The idea of buy now and pay later has been around for decades, but is making a comeback as the cost of living bites.
Consumer journalist and presenter of The Home Show Sinead Ryan said people need to be careful of exactly what they're signing up for.
She told Lunchtime Live: "What's changed I suppose now - like everything else - is it's all digital, it's all online.
"And because credit now has nearly just become ubiquitous, it's just like an extension of your own money in some people's mindset, you can be signing up for stuff that you don't fully understand what you're re-paying.
"These companies are not charities."
She said it can be hard to find the information people need.
"Although the business model seeks to kind of help people by spreading out the payments - and that's fine - a lot of them can carry massive interest rates.
"That kind of 'It's an easy €25 a week' message, in fact what you're doing is you're paying a chunk of that in very high interest.
"The Central Bank - of the firms it regulates, and it does not regulate all of them - makes them put on their website that this is high-cost credit product.
"It's hard to get past all the glossy [messaging] to get to that message: it's there, but it can be hard to navigate".
Sinead said some of these companies can actually be classed as moneylenders.
"You look at a really popular catalogue like Littlewoods - they've been rebranded now, they're called Very.
"They'll have 'If you pay us back within six months at a certain rate per month, then you've interest-free credit - and that's fine.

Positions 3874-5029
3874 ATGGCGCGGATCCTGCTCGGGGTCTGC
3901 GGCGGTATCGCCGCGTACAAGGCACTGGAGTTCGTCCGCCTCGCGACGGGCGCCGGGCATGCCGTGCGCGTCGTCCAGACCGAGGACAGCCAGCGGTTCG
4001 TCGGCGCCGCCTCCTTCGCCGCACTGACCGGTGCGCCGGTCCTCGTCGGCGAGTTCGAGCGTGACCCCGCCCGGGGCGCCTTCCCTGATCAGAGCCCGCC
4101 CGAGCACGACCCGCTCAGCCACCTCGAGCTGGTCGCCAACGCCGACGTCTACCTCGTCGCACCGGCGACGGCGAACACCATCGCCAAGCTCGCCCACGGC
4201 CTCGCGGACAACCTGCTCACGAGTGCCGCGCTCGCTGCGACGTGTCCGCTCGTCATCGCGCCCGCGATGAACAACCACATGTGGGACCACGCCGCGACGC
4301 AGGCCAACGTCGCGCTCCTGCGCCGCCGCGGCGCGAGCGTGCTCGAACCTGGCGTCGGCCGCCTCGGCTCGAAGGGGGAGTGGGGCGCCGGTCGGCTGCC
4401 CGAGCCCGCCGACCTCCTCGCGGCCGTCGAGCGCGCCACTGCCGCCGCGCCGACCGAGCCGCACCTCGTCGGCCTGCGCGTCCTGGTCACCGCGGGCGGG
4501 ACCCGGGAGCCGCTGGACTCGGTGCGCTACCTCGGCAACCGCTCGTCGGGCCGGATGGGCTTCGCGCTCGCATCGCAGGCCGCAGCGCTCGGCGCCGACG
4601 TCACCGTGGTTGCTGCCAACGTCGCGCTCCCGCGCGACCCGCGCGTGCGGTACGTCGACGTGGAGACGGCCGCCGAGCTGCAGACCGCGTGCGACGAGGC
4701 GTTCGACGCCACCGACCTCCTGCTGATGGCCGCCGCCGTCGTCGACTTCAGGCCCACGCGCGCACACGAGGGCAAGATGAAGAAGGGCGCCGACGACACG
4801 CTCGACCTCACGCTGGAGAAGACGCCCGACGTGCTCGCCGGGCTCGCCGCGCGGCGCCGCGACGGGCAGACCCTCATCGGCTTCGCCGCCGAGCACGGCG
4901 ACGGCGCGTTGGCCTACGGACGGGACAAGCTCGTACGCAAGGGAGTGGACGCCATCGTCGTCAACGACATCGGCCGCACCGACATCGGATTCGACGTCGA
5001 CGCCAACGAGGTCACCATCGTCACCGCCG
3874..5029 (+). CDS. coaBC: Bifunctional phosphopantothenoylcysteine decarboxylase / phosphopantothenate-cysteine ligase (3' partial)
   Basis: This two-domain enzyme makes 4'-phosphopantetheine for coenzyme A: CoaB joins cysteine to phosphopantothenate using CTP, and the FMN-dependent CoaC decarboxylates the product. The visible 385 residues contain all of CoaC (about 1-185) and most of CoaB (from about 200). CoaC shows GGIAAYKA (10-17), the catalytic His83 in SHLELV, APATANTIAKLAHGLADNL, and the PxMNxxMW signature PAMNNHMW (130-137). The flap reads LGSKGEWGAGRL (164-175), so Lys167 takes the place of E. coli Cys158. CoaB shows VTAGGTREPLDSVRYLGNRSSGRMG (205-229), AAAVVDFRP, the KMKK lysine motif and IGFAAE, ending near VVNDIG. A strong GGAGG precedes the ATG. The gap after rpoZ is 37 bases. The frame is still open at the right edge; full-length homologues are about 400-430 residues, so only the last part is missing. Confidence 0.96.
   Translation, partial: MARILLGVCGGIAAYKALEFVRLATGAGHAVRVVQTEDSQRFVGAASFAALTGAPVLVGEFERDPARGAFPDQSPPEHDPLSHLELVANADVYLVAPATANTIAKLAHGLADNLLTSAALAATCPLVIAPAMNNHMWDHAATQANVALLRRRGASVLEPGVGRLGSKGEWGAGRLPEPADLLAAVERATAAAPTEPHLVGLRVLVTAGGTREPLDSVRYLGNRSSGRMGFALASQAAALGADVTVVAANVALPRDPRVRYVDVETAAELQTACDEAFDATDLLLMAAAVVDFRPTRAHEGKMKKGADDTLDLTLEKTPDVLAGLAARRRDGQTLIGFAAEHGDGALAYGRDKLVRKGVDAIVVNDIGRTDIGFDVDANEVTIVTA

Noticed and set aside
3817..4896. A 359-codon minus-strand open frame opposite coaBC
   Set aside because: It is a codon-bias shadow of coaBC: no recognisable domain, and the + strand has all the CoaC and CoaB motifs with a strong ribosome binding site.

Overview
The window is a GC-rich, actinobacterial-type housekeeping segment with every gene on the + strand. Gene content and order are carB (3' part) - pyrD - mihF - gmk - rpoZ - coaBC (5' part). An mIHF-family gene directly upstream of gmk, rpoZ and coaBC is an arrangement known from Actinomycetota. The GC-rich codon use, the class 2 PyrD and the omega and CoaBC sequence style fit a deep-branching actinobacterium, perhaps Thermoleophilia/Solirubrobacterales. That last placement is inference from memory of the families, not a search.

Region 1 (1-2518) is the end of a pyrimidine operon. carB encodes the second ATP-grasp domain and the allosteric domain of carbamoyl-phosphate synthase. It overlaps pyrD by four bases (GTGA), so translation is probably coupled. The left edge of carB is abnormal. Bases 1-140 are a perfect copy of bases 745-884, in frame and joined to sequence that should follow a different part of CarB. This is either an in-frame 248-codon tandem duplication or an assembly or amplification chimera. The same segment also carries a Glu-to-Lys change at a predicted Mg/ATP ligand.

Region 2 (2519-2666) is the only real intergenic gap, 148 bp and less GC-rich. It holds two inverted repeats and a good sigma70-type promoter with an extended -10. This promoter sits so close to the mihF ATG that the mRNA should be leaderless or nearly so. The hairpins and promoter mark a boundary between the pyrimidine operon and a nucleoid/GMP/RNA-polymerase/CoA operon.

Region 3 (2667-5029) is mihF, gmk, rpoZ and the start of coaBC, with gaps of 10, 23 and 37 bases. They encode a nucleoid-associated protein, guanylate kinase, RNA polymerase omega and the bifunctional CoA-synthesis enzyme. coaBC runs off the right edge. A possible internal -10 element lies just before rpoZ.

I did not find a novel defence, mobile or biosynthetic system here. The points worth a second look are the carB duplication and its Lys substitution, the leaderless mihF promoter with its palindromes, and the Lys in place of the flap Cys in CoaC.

"If you don't, and if it goes beyond six months, the interest rate with that particular company is 39.9% APR.
"That puts them, and other companies, of being on the Central Bank's moneylending register.
"If you charge more than 22.9% per annum, you are classed as a moneylender rather than a bank or a retail operator".
While more companies are also due to offer buy now, pay later offers.
"Amazon is due to introduce buy now, pay later - that's going to be up and running.
"These are organisations, global lenders buying into this kind of zeitgeist", she said.
Swedish bank Klarna is also operating in Ireland, having applied for a licence several years ago.
Sinead explained: "Klarna's a little bit different because they don't tie up with any particular shops.
"So you download the app, and you buy anything you like using Klarna... and you're automatically entered into a 'buy now, pay later' contract with them.
"They will say 'We're not going to charge you interest on that, we're not going to pile on the charges'.
"But they will keep going for the money... and remember if you have a direct debit system up and you don't pay it with your bank, you can be stuck for charges as well.
"But it learns your behaviour - so if you don't pay it back, it's not going to let you re-use it again.
"So over time it learns if you're a good payer, if you're a good customer and they offer you more and more and more.
"The problem with it is it's a poorer behaviour in terms of consumers buying stuff and getting into debt".